Tag Archives: self-study

Using parallel texts to study a foreign language

In a recent post of mine about suggestions for increasing reading speed in a foreign language, a reader commented about how using parallel texts in two languages (your native language and the one you are studying) is another helpful technique. Surely, using parallel texts is a valuable tool, and it’s pretty easy to do this by… Read More »

A few tricks for increasing your reading speed in a foreign language

When studying a foreign language, one of the more difficult things to achieve is a reading speed close to that of your native language. Unless you were lucky enough to begin studying the foreign language at a very young age, processing and understanding each sentence will take much more effort and time, even assuming you… Read More »

Expressing sameness and similarity in Japanese (onaji, niru, etc.)

In this post I’d like to go over a few ways of expressing in Japanese that two things are the same or similar. To begin with, the word 同じ (onaji) is one of most basic ways of saying “the same”. Sometimes in spoken language it can be pronounced as “おんなじ” (on’naji). This word is a bit odd grammatically because… Read More »

Book review: Etiquette Guide to Japan (by Boye Lafayette De Mente )

When studying a foreign language on your own, it’s easy to get fixated on linguistic things like vocabulary, grammar, and pronunciation, because those are your fast-track to being able to actually communicate in that language. But without the well-structured program of a formal class, you may be missing out on some areas like cultural practices… Read More »

Japanese word “koso” (こそ) explained in detail

The word “koso” in Japanese, usually written in Hiragana as こそ, isn’t exactly a frequent word in Japanese, nor is it necessary in order to express most things in the language. However, there are a few common usages which are good to learn, regardless of your level, and you may even be able to employ a… Read More »

** Japanese Read & Answer series ** (Introduction)

With a near limitless amount of material online for studying Japanese, one of the challenges with this blog is to find fresh ways to teach Japanese while providing insights that I’ve learned myself over the years. I’ve also recently begun posting on Twitter, so finding effective ways to use that service is another goal I’ve given… Read More »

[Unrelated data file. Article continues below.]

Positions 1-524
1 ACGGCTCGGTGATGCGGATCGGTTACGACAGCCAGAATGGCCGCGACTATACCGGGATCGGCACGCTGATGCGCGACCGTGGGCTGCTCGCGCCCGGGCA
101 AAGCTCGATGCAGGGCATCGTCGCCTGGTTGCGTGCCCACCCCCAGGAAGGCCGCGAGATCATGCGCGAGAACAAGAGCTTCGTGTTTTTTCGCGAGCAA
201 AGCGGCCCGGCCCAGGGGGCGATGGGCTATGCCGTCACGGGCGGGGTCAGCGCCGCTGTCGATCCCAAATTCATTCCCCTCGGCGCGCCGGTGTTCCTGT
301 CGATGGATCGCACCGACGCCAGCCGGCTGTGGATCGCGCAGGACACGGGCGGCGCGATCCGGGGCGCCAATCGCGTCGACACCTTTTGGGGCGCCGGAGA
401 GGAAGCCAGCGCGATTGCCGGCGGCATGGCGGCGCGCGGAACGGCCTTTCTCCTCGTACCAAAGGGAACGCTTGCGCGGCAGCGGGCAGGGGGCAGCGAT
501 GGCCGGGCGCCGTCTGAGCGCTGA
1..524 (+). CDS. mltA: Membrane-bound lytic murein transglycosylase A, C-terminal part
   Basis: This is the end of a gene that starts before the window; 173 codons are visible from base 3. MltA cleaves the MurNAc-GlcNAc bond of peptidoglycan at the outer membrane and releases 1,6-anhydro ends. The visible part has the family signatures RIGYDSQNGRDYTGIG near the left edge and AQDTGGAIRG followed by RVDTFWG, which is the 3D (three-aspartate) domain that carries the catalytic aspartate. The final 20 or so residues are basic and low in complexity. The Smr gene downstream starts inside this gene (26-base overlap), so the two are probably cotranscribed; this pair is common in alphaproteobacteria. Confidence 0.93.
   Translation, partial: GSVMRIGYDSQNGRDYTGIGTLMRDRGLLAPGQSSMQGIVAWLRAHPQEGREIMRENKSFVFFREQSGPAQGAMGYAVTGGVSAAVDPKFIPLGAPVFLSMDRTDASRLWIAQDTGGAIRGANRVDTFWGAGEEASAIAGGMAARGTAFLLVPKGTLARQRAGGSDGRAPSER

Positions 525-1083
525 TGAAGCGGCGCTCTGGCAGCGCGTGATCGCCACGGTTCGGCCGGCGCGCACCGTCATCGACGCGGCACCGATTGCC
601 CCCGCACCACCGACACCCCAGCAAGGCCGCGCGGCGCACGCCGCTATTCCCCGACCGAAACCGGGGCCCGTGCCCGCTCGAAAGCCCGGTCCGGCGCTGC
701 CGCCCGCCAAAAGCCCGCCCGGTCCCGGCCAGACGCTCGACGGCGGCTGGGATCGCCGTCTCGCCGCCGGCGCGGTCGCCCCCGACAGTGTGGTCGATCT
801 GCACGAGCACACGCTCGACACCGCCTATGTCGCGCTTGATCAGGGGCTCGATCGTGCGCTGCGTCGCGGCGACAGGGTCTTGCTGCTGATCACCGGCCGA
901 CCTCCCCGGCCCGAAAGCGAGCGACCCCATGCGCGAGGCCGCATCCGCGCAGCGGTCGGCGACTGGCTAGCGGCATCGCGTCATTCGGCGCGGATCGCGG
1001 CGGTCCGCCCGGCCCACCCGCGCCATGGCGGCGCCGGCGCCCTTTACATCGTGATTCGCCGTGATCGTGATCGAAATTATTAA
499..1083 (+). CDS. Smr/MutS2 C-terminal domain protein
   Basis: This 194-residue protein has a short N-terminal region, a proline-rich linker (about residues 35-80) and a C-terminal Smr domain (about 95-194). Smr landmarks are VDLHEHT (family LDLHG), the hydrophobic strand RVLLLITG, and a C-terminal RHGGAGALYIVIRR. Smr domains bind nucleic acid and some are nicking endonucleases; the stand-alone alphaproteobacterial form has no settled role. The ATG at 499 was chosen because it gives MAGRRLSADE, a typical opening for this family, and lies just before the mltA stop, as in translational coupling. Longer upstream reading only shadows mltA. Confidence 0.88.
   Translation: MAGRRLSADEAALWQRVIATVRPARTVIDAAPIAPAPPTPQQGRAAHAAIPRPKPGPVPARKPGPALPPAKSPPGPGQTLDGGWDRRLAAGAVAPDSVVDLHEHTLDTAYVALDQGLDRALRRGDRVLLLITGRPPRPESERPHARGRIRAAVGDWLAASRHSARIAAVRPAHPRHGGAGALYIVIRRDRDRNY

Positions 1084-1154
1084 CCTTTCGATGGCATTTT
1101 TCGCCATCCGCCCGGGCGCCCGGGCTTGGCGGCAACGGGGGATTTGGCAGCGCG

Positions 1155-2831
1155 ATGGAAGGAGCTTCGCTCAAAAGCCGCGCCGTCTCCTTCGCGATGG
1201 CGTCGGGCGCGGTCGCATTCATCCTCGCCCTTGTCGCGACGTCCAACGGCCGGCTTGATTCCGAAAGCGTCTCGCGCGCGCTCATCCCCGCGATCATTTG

A further note on the ~がる (~garu) suffix in Japanese

Last year I wrote about the ~garu suffix in Japanese, and have seen a few hits to that article since apparently it is a fairly common question for student of Japanese. Just the other day I had said to my wife the following phrase: 僕はそれ、ずっと懐かしがってた  (boku ha sore, zutto natsukashigatte ita) Upon which, she showed… Read More »

Japanese podcast review: “Game chomp chomp”(ゲームモゴモゴ)

For quite a while I had been listening to some of the NHK podcasts, which are all great resources to practice Japanese, with the caveat that these are heavily weighted towards polite and somewhat formal language. In many cases the people are talking are professional radio DJs or have refined their skills of speaking to a great extent.… Read More »

The whys and hows of Japanese

In Japanese, there are several ways of saying “why” and “how”. In this post I’m going to go over a few of the more common ones and discuss a few exceptions. Starting with “why”, we have the following expressions, each with it’s own nuance. なんで (nande) – basic “why”, slightly informal nuance (Kanji: 何で) どうして (doushite) –… Read More »

We don’t make language, it makes us (and an incorrect use of the Japanese particle ‘ga’)

When studying a foreign language, I’ve had all sorts of small revelations about how language works, and these are one of the things that keeps me motivated to learn even more. I remember in my first foreign language class, which happened to be for Spanish, the teacher said that “someone just didn’t sit on a hill… Read More »